By Miranda July
Text Publishing, NZ$28 | Reviewed by Amy Brown

PROLIFIC and distinctive Miranda July, writer, director and star of American indie success Me and You and Everyone We Know, has now released her debut collection of short stories, every bit as uncomfortably whimsical and oddly real as her other work.

Directors or actors who start writing books are often accused of using their fame to get published. I had to quell such prejudices against July. A large, actorish author photo, with July in a child-like summer dress, tears on the brink of welling in her blank blue eyes, didn’t help me. However, having read the book, gone to the book’s website (which I recommend; it’s like a scene from one of her stories), and forgiven the photo, no one belongs here more than you began to look a lot more promising. Of the sixteen stories in this collection, eleven have been previously published in a range of impressive journals such as The Paris Review, Harper’s, The New Yorker and Zoetrope. Although her reputation in other fields might have given July an advantage here, I like to think that it also gives her stories some credibility.

That fearless, taboo-breaking tendency seen in July’s films manifests itself in her stories quite disconcertingly. The majority of the book, written in the first person, tackles periods of emotional disorder in her character’s lives. Often female, almost always attempting to improve themselves in some way, July’s characters teach the elderly to swim with bowls of water in the kitchen, fall in love with their disabled students, prostitute themselves to pay the rent, have sexual relationships with their fathers, therapists and bosses’ wives. There is no shame or coyness in the telling of July’s stories – her characters are very human animals, conscious of the physical size and behaviour of their bodies in relation to others’, frequently washing before having unorthodox sex. Love and loneliness are mentioned often throughout the collection, but equally often and equally interestingly July taps into the way that shame and fear motivate people to make bizarre decisions.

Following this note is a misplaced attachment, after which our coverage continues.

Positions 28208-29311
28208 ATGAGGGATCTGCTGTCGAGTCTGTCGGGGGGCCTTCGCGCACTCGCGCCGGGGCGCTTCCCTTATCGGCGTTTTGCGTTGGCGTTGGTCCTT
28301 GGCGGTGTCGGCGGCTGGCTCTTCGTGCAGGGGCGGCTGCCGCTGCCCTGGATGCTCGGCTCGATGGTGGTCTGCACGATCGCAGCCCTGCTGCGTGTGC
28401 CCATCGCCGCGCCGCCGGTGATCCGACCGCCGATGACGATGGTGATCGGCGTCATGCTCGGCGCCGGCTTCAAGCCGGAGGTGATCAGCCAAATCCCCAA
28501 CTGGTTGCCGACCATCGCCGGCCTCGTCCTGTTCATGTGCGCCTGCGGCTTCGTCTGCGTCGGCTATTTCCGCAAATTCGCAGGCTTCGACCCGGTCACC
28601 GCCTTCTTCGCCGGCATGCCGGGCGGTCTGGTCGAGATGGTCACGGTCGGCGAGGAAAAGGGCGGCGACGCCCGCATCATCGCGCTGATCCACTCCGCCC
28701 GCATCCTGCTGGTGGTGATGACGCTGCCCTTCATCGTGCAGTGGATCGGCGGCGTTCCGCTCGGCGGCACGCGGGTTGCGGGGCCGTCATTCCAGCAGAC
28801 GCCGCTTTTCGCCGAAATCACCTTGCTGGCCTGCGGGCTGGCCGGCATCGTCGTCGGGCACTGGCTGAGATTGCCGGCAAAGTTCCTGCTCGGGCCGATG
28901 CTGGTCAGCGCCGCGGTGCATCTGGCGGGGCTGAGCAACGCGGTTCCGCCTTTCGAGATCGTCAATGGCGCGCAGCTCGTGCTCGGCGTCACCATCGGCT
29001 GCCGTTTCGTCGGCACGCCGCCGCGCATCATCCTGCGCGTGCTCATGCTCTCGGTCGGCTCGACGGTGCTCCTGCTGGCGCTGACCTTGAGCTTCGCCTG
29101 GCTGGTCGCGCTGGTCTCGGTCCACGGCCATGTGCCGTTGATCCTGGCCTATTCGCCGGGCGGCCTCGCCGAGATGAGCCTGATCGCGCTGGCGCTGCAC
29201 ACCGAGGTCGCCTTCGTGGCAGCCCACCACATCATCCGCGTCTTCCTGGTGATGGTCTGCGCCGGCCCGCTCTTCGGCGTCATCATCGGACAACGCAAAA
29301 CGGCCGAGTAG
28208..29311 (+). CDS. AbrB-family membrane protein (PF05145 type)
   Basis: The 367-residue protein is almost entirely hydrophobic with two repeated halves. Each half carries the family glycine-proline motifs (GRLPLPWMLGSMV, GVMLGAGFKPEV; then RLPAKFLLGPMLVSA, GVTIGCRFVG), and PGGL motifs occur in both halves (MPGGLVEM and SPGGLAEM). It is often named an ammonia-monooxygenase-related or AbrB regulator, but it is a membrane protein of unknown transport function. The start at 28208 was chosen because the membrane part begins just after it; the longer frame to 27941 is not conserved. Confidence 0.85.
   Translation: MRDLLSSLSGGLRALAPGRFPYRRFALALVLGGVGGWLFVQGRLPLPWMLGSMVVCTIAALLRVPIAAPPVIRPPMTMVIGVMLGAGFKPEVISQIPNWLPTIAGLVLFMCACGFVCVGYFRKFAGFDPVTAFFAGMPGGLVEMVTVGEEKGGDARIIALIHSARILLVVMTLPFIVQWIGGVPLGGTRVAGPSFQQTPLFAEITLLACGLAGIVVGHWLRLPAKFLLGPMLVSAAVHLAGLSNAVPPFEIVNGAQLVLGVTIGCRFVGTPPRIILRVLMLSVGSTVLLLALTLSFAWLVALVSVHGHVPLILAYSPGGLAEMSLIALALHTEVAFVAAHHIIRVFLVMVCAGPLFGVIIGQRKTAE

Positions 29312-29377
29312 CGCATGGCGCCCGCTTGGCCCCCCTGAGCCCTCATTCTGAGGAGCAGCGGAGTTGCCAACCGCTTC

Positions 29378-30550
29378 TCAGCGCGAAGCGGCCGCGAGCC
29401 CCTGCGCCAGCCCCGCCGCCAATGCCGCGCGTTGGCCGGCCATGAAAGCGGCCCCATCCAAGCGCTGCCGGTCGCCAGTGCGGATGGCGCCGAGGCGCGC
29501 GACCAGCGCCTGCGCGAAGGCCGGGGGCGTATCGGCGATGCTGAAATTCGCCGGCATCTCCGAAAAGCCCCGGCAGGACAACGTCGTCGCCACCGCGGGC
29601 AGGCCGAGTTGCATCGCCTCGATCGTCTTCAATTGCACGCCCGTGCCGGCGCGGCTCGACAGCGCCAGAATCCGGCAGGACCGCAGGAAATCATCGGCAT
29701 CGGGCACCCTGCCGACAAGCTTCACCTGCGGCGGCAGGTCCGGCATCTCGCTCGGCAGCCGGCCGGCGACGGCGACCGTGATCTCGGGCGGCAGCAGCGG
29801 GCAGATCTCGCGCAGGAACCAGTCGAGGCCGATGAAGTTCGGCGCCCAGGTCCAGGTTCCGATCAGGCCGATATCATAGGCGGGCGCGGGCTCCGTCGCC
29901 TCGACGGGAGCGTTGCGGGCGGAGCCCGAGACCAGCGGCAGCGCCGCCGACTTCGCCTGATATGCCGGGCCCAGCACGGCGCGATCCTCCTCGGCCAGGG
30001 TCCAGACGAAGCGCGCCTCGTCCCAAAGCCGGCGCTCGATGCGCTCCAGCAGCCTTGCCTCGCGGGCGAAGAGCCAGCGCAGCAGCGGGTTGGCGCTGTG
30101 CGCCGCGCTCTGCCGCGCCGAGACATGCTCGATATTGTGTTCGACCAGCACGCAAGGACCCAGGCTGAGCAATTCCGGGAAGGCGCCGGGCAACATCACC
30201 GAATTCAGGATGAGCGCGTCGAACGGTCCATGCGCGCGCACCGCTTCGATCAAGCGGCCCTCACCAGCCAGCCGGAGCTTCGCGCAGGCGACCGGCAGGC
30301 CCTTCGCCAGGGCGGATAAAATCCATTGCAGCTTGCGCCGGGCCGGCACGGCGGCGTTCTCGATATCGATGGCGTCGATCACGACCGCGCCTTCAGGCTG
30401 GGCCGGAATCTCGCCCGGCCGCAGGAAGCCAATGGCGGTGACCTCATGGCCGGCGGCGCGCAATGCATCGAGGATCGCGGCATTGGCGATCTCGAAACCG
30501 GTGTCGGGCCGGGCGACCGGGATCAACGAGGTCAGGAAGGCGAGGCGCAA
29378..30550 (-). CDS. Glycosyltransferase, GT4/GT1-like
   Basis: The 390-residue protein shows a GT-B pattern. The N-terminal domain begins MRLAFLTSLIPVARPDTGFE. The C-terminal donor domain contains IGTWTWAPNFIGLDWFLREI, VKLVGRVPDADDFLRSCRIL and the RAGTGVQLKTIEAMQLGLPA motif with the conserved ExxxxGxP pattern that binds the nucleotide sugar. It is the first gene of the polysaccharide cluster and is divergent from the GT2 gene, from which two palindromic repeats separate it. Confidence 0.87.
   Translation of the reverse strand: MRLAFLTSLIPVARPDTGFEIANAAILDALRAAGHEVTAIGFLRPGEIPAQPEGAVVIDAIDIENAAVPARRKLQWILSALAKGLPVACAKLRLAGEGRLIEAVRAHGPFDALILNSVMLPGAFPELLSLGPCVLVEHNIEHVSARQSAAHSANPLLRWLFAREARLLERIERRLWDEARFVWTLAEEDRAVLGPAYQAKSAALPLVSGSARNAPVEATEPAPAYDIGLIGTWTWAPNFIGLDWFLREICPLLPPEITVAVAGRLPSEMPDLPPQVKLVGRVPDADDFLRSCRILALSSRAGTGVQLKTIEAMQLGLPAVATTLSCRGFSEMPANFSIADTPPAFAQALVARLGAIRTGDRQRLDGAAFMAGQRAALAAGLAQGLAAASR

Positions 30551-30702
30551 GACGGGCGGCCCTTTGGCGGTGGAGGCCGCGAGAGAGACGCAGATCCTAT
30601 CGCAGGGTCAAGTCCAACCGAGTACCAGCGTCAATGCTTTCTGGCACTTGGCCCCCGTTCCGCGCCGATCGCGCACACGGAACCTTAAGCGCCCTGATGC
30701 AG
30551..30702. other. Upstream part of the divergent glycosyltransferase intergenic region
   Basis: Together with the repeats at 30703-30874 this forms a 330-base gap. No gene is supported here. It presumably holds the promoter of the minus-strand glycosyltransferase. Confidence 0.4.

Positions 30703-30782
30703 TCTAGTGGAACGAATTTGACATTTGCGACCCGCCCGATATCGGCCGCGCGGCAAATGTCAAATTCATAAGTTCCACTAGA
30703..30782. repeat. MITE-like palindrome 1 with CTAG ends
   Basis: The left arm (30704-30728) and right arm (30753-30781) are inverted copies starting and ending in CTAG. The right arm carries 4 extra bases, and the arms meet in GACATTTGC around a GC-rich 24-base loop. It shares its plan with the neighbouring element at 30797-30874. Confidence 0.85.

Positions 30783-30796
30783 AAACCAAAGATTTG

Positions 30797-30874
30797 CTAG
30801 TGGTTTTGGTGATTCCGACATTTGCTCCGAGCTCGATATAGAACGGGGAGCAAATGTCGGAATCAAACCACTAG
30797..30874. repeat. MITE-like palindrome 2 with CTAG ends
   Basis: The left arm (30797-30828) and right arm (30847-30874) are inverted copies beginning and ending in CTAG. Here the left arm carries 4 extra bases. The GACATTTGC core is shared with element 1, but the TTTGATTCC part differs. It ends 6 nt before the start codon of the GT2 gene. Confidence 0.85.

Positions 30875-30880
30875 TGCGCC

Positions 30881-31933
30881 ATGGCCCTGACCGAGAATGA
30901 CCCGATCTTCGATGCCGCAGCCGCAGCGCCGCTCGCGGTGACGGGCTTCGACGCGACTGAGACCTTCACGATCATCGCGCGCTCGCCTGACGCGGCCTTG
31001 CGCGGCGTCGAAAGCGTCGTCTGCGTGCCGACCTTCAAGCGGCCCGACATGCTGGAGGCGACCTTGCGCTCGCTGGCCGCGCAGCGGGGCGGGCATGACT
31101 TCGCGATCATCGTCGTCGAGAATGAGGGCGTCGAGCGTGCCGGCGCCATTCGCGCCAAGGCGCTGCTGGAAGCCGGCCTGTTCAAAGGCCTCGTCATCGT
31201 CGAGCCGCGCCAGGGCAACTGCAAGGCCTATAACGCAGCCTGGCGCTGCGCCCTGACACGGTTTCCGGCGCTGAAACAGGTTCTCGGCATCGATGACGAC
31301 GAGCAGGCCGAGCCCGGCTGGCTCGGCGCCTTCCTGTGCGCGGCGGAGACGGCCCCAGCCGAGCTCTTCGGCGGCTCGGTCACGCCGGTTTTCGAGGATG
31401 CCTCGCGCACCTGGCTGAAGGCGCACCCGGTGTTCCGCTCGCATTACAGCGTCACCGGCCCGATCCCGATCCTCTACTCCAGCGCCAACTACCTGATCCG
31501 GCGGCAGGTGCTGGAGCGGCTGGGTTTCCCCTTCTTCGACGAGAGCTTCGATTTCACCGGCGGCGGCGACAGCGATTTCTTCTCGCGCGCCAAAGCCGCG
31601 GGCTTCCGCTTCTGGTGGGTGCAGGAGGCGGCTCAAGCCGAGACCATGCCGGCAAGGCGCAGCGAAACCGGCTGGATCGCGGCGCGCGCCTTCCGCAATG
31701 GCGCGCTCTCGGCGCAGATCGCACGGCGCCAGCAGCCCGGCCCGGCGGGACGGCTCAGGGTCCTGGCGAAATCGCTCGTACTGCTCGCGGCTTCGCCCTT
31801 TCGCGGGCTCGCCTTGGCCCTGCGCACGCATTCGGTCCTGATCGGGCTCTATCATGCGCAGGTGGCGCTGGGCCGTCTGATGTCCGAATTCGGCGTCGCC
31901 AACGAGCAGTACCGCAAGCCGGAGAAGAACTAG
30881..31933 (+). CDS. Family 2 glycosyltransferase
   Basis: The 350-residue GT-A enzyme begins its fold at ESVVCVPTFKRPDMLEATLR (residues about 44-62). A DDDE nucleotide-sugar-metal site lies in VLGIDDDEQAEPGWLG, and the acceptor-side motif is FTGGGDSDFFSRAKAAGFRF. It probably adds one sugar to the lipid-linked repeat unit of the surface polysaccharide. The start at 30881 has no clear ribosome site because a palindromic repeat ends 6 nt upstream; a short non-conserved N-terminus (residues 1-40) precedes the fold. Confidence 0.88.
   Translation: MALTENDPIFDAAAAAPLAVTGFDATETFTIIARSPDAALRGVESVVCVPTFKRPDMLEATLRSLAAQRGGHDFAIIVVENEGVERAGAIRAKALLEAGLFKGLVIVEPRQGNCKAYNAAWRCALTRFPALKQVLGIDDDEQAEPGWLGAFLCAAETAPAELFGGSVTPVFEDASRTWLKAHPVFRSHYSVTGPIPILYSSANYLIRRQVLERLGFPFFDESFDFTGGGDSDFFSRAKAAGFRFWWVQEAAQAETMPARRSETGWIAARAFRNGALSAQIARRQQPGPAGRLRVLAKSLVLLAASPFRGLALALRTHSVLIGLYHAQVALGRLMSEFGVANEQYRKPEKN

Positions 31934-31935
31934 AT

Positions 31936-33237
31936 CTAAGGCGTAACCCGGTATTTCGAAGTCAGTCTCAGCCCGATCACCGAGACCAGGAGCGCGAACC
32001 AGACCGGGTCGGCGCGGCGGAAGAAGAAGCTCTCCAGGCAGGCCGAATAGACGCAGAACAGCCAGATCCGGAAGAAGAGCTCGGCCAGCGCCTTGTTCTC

I’m describing her stories collectively because the tone, ideas, characters and shape of them are so similar. Published separately in journals, many of these stories would make quite an impact – their immediacy, strangeness, and July’s confident dialogue undiluted. But grouped together, each of July’s first person narratives begin rolling into one. This in itself is a curious effect, but does not benefit every story. I will say though, that by the finale, ‘How to Tell Stories to Children’, which is one of the strongest and longest of July’s stories, the similar tone running through the book had accumulated effectively.

July’s longer stories – ‘Something that Needs Nothing’ and ‘Making Love in 2003’ – seem to work better, perhaps because the uncomfortable scenes which, in a smaller story could seem gratuitous, are bolstered by a more substantial plot. Some of her shorter stories, such as ‘This Person’ and ‘The Moves’, ride too heavily on one quirky idea.

Like many first collections, July’s debut as a short story writer has its weak points. But, these are, for the most part, drowned out by her generously confessional and immediate voice. July is not just an actor/artist/director dabbling in a new form – she is a writer, all be it a new one, in her own right.